$716 Million Port Budget Gets OK
Spending plan cuts expenses while maintaining strategic goals
June 28, 2010
The Board of Harbor Commissioners on Monday, June 28 approved a $716 million budget for the Port of Long Beach that continues to invest aggressively on environmental and capital improvement projects while keeping operating costs in check.
The fiscal year 2011 budget represents a 19 percent reduction from the previous year. It includes $414 million for development projects that will support about 3,500 regional jobs during the fiscal year, which begins October 1. Another $71 million is earmarked for environmental programs such as the development of clean air technologies.
“Despite the global recession, the Port of Long Beach is in a strong financial position,” said Port Executive Director Richard D. Steinke. “But to remain competitive, we must look into the future. We must continue to invest in projects to modernize and ‘green’ our operations.”
The budget cuts 12 percent in operating expenses from the previous fiscal year by holding staffing levels steady and reducing non-personnel expenses. The Port is taking a deliberate, conservative approach to spending as cargo volumes recover from the global economic recession. However, the Port will continue to invest in environmental improvements and modernization projects to help retain and create jobs.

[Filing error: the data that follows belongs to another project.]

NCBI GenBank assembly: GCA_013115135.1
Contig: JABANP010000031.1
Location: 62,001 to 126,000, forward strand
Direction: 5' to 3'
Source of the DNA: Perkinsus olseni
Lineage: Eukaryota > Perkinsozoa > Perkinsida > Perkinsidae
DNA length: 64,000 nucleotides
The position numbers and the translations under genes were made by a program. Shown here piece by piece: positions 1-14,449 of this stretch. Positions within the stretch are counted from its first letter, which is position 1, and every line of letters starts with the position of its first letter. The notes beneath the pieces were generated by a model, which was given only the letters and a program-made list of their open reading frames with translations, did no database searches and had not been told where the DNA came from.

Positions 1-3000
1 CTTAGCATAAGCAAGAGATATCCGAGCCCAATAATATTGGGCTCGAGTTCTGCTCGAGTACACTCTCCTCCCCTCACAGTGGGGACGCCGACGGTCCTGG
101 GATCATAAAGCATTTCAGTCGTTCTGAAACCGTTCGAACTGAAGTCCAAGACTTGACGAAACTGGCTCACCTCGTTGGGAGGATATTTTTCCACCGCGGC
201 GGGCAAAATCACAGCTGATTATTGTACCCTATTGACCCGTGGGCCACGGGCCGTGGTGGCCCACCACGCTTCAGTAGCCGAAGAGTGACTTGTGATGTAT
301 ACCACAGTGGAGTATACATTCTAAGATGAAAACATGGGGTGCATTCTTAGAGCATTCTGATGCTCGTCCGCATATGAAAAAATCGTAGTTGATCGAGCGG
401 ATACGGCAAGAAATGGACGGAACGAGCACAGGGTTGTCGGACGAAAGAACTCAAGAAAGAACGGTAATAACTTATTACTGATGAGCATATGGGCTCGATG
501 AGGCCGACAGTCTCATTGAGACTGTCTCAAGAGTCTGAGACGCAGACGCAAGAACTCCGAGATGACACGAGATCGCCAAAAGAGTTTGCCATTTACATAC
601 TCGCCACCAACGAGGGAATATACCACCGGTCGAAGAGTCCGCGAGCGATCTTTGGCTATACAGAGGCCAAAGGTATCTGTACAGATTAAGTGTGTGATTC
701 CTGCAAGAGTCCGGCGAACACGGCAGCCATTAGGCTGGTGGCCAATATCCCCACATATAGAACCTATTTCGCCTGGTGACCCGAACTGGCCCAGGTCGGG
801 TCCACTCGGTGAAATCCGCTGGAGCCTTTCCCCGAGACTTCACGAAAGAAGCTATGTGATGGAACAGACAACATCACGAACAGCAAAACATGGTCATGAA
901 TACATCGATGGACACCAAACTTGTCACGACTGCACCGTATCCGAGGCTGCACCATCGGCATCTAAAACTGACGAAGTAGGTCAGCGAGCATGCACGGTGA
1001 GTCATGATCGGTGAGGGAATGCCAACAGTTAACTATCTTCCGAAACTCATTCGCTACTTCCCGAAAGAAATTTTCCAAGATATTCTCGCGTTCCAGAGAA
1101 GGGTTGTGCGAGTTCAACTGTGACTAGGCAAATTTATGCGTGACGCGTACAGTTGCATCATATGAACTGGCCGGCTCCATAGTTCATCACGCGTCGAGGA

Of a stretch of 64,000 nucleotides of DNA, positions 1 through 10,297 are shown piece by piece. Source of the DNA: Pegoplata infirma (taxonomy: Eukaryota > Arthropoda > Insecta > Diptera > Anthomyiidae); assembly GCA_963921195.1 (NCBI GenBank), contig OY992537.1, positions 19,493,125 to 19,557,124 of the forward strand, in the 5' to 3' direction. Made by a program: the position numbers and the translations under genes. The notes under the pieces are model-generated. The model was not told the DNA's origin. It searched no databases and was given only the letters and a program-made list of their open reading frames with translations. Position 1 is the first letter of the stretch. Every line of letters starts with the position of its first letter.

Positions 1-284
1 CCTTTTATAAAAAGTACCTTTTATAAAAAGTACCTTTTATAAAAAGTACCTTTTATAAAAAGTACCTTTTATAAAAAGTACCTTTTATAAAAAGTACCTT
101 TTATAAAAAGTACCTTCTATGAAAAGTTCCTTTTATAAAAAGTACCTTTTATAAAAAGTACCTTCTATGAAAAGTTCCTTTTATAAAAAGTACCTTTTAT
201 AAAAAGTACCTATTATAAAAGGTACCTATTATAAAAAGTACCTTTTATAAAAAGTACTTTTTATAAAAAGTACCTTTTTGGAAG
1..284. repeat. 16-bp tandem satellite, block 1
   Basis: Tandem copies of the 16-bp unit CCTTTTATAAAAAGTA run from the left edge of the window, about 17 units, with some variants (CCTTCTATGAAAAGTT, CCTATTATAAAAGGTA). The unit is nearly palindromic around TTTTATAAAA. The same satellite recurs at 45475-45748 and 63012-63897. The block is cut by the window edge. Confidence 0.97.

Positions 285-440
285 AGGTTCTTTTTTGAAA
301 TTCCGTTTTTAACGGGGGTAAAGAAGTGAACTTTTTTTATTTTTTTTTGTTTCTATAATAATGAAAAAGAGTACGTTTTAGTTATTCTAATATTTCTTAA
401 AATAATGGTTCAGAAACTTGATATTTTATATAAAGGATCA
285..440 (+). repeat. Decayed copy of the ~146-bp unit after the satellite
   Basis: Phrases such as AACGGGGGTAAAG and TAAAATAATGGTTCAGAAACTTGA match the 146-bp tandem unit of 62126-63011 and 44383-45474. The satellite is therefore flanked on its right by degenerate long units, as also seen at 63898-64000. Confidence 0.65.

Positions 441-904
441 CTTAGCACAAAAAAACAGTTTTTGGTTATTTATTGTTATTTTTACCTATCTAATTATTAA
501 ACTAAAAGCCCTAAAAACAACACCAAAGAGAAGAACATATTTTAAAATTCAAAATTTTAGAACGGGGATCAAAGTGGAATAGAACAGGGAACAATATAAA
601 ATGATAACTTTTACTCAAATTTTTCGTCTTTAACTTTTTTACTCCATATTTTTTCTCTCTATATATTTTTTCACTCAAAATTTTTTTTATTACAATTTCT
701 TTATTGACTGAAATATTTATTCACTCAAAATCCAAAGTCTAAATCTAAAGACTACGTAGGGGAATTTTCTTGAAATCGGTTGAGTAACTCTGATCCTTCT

Revenues from container terminals, which make up three quarters of the Port’s overall revenues, are expected to rise 4 percent in Fiscal Year 2011 over the Fiscal Year 2010 estimate, but other sources of income, such as interest and oil operations, will be lower. As a result, with moderate revenue increases and a larger capital outlay, the Port will draw $323 million from its reserve funds.
The Board agreed to consider an additional $12 million transfer to the city’s Tidelands fund, as requested by Long Beach City Council. The funds will likely come from the Port's capital projects budget, the Board decided, in an effort to keep environmental and security spending intact. The Board approved the additional transfer as a "placeholder" pending a final decision in the coming months.
The budget now will go to the Long Beach Mayor and City Council for review.
In other action, the Board approved the appointment of Noel Hacegaba, Ph.D., as the new Executive Officer to the Board, beginning July 12. Hacegaba will succeed Acting Executive Officer to the Board Diane Jacobus, who is retiring. Hacegaba is a former Assistant Chief of Staff for the Long Beach City Prosecutor’s Office and more recently worked for Republic Services, the nation's second largest environmental services company. He negotiated and managed $200 million in municipal contracts for the company.
The Port of Long Beach is second largest seaport in the U.S. Although it is a public entity, it does not rely on taxes to operate. The Port budget is supported mostly by income from terminal leases and existing reserves.